• A courtyard garden, a productive kitchen garden as well as a polytunnel and a greenhouse.

Click on above image to see slideshow of our visit
(All photos are also available via flickr )



Thirteen members of the group made their way to Ken Caro for a visit organised by Gill Forster and Carol Baker - a big THANK YOU to them both.

Ken Caro, near St Ive, Liskeard, is a connoisseurs' 10- acre garden full of interest all year round.  There are lily ponds, panoramic views (see our group photos) , plenty of seating, picnic area etc.  In July, the vast collection of day lilies are in full bloom.  There is also a woodland walk which has one of the largest beech trees.  There is a good collection of yellow magnolias, herbaceous plants as well as a large collection of hydrangeas.

Mr Willcock gave us an introductory talk before we set off in pairs and groups around the garden.  Mrs Willcock made tea which we had in the summer house to accompany the cakes and sandwiches generously provided by Gill Forster.

It was an enjoyable afternoon spent in a garden which is not far from Lostwithiel but which so few of us
had been to before.


Five of us set off from Lostwithiel in light rain and arrived at Trebah in glorious sunshine so raincoats etc were soon discarded. When we had met Malcolm,  we set off to explore this wonderful garden.

 Our route took us down past the amphitheatre to the beach where an ice cream had to be eaten.


The Hydrangea Valley was just coming into flower so will look even better in the next few weeks. Everything was superb and the gunnera, Jenny’s pet hate, were enormous. I include the metal gunnera sculpture just for her!

The layout and planting are excellent with a stream winding down the valley. Of course,  the cafe was sampled for lunch and all pronounced it very good.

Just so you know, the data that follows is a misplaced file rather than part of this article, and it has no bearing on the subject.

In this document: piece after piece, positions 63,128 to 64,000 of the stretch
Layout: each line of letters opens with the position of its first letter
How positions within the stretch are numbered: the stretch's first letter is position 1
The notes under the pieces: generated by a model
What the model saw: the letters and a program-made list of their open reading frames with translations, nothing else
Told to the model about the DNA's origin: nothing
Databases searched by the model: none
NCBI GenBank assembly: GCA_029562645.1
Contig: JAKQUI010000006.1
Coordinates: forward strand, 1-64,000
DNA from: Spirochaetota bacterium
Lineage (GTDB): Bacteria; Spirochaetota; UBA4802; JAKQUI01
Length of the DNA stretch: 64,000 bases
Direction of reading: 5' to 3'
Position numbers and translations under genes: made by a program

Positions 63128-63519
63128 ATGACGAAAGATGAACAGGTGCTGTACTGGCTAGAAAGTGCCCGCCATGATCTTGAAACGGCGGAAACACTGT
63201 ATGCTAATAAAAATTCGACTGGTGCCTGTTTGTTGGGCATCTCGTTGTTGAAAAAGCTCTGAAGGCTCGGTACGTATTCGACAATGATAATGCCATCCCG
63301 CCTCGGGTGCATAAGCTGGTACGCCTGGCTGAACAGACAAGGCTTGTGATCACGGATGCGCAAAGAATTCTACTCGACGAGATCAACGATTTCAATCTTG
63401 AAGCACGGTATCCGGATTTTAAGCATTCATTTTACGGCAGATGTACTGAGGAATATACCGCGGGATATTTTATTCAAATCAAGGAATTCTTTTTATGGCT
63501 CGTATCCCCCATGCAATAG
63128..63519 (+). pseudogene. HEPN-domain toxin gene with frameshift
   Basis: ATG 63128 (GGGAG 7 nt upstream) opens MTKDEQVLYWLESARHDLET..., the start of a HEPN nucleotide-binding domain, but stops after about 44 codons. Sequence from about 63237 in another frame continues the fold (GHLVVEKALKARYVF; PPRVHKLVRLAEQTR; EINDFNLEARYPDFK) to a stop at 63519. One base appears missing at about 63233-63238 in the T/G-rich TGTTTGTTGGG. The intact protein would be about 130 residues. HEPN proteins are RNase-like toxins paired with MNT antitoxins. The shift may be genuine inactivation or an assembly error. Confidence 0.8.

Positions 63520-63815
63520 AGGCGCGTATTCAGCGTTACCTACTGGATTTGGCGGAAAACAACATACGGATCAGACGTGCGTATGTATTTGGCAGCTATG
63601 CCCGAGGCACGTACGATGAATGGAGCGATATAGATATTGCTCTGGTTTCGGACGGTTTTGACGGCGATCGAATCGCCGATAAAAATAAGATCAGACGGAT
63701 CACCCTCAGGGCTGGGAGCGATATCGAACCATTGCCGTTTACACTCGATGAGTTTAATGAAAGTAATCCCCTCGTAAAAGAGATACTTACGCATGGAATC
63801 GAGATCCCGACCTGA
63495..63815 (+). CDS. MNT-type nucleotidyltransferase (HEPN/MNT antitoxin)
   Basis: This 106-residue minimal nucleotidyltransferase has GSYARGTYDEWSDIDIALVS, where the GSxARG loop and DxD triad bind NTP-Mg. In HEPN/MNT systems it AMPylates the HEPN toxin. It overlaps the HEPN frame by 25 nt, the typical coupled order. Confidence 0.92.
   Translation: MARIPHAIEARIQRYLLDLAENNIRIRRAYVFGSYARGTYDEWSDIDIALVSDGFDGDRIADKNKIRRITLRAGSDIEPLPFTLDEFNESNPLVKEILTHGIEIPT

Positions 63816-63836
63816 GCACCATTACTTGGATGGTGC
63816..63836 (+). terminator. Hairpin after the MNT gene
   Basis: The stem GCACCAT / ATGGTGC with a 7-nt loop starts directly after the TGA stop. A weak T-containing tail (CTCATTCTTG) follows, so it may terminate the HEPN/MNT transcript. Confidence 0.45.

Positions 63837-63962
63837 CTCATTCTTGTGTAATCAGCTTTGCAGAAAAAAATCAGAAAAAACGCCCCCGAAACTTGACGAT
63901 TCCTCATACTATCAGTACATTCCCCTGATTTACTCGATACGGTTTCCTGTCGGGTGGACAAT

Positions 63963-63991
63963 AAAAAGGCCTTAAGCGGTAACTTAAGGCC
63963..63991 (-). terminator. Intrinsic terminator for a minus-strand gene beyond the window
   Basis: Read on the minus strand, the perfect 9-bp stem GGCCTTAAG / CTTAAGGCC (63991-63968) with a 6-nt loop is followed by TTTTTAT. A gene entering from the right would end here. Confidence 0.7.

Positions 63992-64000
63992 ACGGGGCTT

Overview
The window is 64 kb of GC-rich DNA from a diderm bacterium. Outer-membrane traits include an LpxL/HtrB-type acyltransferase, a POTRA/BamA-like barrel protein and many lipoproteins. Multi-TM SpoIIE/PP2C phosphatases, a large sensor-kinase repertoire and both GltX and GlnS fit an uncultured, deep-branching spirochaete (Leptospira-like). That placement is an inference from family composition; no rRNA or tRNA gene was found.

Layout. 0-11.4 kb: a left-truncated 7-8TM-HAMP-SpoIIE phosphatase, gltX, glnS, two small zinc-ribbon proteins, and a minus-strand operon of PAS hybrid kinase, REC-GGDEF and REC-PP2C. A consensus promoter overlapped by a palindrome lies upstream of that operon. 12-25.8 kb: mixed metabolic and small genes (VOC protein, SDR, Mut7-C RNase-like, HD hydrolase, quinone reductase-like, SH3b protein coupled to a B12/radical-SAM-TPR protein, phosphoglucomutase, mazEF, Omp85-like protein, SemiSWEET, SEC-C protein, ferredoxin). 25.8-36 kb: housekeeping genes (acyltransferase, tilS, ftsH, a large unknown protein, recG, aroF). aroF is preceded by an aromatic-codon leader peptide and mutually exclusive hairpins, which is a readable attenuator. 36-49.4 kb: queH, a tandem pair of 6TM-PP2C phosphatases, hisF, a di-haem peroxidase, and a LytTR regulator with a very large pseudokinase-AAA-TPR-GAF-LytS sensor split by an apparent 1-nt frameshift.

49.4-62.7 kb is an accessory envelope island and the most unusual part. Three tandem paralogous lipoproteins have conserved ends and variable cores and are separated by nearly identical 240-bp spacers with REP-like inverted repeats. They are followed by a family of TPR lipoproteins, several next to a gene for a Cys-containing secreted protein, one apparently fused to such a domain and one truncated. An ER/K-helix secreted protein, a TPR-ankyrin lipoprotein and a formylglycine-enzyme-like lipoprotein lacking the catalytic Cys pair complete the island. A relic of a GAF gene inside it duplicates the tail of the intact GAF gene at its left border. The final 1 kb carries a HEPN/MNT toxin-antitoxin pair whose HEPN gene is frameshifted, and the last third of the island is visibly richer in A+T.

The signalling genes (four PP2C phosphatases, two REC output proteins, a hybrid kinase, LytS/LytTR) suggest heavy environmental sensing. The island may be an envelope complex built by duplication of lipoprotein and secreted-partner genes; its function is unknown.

Another visit at a different time of year would be most welcome.


Five members met at Tregrehan for the Rare Plant Fair which included stands by local nurseries Proper Plants and Hidden Valley.  It was well set out with a wide selection of plants and lots of information for gardeners.  Penberth were there with a good range and we look forward to our trip to their West Cornwall gardens in September.  

Three of us continued on an exploration of Tregrehan's own garden and 50mt long greenhouses, also enjoying the woodland walks with most of the trees ( some over 150yrs old ) having name labels. A number of them having the honour of being listed as Champion Trees on the 'Tree Register' at Kew.  We also came across  the grave-stones of two of the Carlyon family in the woods.

We rounded off our visit with - you guessed! - delicious home made cakes and tea.




Eight members had signed up for this visit but in the end only five were able to take part in it.  It is really a shame that not more members were involved as the woodland gardens are stunning.

Trebartha in the hamlet of Trebartha just outside North Hill appears in the 1086 Domesday Book.  The property was purchased in 1941 by the current owners, the Latham Family.  The garden was open on 12th May for the National Garden Scheme.

The name is derived from two old Cornish words: “Tre” - house or homestead and “Bartha” – stream or fountain.  It is easy to see why:  a stretch of the river Lynher known as the Ladies Mile flows through the property.

The whole walk through the woodland gardens takes a good two hours as there is much to see:

  • The Swan Pool which dates from 1900 with a boathouse and a Tinner’s Stone

  • The Turbine House for the Trebarthan Hydro Project